Report: Achievement Gaps In Hoosier High Schools Translate To Higher Education
Students equipped with more advanced high school diplomas perform better in college, according to a new report highlighting the need for schools to offer more support for low-income students and students of color.
The Commission for Higher Education’s annual equity report says college achievement gaps are smaller among students with more challenging high school diplomas, but only 16 percent of black students and 25 percent of Hispanic students earn those diplomas.
Commissioner Teresa Lubbers says fewer black students are enrolling in college at all.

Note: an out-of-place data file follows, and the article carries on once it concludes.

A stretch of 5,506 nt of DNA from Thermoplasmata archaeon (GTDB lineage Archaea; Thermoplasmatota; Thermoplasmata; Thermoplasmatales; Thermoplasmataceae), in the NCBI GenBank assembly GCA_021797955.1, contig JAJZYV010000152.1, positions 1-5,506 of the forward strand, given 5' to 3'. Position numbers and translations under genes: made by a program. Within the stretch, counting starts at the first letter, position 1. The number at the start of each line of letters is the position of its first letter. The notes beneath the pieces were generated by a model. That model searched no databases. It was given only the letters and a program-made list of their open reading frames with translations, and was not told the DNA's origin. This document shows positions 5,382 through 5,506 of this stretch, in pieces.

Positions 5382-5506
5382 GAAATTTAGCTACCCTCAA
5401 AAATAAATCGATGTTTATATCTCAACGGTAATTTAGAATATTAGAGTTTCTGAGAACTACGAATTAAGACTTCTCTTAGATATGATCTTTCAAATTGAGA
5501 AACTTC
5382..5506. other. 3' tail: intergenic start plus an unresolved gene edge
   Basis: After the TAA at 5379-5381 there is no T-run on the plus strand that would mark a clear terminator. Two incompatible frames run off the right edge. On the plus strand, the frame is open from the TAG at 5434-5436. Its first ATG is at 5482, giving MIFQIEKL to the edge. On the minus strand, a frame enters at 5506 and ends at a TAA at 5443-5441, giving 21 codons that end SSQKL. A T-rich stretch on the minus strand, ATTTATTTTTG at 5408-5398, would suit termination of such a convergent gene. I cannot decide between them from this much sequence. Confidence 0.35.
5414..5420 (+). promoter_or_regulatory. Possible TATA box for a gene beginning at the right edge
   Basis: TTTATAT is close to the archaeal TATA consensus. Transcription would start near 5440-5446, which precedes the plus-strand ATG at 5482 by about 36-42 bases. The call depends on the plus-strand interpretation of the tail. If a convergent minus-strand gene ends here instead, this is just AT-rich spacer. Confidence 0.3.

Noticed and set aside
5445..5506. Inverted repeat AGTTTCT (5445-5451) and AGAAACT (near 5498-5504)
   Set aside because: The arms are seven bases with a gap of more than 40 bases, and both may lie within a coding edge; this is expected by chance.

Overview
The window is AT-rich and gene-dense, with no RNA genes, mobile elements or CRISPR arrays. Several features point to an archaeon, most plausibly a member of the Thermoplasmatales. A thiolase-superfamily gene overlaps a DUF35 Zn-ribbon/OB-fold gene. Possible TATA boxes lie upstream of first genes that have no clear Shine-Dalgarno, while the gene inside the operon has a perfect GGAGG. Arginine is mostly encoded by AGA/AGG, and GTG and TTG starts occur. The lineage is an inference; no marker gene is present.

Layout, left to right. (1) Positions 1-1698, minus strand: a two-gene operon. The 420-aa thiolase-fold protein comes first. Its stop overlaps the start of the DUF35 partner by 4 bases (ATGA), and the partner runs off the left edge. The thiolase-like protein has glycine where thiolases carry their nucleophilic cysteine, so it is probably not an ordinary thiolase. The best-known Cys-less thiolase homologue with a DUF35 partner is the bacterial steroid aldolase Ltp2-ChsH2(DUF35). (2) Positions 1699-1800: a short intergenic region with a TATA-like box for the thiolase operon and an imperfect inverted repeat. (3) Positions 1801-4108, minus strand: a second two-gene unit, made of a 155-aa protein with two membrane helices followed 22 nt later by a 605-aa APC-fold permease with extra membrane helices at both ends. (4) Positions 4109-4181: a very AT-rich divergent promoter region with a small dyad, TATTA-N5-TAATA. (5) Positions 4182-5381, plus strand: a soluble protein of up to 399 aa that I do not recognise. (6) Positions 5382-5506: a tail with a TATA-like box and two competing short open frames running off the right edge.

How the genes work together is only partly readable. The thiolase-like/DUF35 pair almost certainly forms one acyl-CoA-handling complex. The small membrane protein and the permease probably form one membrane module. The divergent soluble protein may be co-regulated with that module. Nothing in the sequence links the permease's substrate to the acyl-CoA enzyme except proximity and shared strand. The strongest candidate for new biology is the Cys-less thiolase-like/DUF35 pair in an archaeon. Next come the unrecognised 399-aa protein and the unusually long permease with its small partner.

“We’ve seen in our African-American community, over the last five years, an 8 percent decline in those who are actually entering college,” she says.
The report also shows graduating classes from Indiana high schools are becoming more diverse. Lubbers says the state has seen a dramatic increase in high school graduates since 2007 – mostly from low-income households, or communities of color.
“We have 10,000 more high school graduates in 2017 and nearly all of those are from underrepresented populations,” she says.
But graduates still face financial pressure; about one-third of graduates in 2017 came from low-income households.
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